The chief prosecutor of the International Criminal Court
says governments and civil society are showing increased commitment to fighting sexual crimes and other violence against women. ICC Prosecutor Fatou Bensouda spoke to reporters in the Senegalese capital, Dakar, at the opening of a five-day conference on women in the legal sector.
ICC Prosecutor Fatou Bensouda, who was in Dakar for a conference of the International Federation of Women in Legal Careers
- an organization aimed at protecting the rights of women worldwide - said she is hearing communities speak more and more openly about sexual violence against women, and seeing an increased commitment by governments and civil society to tackling such crimes. She said it is all part of an evolution in how the world regards sexual violence.
"I do believe that states are getting more and more committed to addressing the sexual and gender crimes that take place," Bensouda said. "This is what we need to see, to ensure that we address these crimes, because unless we do that it will always be taken for granted that they should not be addressed."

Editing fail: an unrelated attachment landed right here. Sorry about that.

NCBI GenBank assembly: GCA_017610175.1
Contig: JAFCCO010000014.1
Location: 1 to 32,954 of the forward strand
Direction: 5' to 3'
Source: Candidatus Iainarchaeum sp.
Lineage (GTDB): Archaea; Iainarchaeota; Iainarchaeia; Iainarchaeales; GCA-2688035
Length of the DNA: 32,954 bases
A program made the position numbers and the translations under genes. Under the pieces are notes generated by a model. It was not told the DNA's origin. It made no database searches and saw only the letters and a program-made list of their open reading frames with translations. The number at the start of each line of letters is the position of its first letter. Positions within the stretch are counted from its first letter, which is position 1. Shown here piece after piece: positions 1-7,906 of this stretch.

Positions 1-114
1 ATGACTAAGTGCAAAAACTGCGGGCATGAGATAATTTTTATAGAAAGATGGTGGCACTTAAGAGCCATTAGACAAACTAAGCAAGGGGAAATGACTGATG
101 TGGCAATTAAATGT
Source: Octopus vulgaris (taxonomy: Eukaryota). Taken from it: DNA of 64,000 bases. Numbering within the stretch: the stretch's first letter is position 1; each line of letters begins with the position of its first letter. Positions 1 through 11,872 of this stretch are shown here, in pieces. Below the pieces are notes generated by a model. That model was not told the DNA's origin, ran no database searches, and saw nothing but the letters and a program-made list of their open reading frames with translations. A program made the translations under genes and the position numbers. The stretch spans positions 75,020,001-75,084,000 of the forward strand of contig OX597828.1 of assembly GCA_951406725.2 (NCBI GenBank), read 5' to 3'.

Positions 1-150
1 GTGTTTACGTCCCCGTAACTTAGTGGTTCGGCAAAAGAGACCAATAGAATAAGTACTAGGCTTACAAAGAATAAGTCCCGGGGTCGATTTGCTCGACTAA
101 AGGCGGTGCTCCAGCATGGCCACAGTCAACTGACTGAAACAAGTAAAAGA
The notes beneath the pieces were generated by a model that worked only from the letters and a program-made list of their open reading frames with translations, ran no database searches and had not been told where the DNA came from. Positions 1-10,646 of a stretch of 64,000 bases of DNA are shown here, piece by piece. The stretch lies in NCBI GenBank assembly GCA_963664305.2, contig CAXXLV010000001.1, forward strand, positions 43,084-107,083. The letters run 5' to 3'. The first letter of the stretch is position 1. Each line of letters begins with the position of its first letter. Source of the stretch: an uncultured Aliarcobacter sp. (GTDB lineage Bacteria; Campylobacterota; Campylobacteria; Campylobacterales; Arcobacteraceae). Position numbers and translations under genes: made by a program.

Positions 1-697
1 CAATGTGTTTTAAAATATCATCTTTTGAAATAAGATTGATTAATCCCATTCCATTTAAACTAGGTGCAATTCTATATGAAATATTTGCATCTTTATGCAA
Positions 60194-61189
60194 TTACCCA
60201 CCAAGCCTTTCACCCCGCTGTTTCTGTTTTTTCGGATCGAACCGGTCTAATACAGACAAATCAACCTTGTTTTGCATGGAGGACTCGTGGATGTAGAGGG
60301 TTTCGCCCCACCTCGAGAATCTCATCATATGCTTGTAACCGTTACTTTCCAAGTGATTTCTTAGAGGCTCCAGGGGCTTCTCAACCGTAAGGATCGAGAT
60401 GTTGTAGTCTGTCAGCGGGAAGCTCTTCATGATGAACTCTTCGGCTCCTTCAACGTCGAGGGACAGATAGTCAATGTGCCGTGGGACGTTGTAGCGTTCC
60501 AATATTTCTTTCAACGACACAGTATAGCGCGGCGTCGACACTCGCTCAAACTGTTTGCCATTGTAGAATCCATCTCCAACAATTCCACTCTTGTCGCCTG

The International Criminal Court, which marks its 10-year anniversary this week, has 15 cases on its docket.
Bensouda noted to delegates at the conference in Dakar that of these 15 cases, 11 concern sexual violence charges, one sign, she said, of how far international criminal law has evolved in giving sexual crimes the attention they warrant. In the 1990s rape was classed as an instrument of genocide. And the Special Court for Sierra Leone has called forced marriage a crime against humanity.
All 15 of the cases currently on the ICC’s docket concern alleged crimes in Africa. Responding to a reporter’s question of whether the ICC is unfairly “targeting” Africa, Bensouda called for a shift in focus from perpetrators to victims - who are also Africans.
"ICC is working with the victims of these crimes," she said. "We are also working for the victims of these crimes. They are African victims. And they deserve justice. And they deserve a voice. ICC’s intervention in Africa is largely as a result of Africa coming towards the ICC and requesting the ICC to come and address these crimes. I think that we have to readjust our thinking and start thinking of the victims of these crimes. They deserve justice. They deserve peace. They can have both."
Addressing a legal case long hanging over Senegal - that of former Chadian leader Hissène Habré, who has lived in the country for decades - Bensouda said the ICC does not have jurisdiction over the case as the alleged crimes occurred before the court existed. But, she said, the court “stands ready to share experiences” with Senegal should it embark on investigating and prosecuting the case.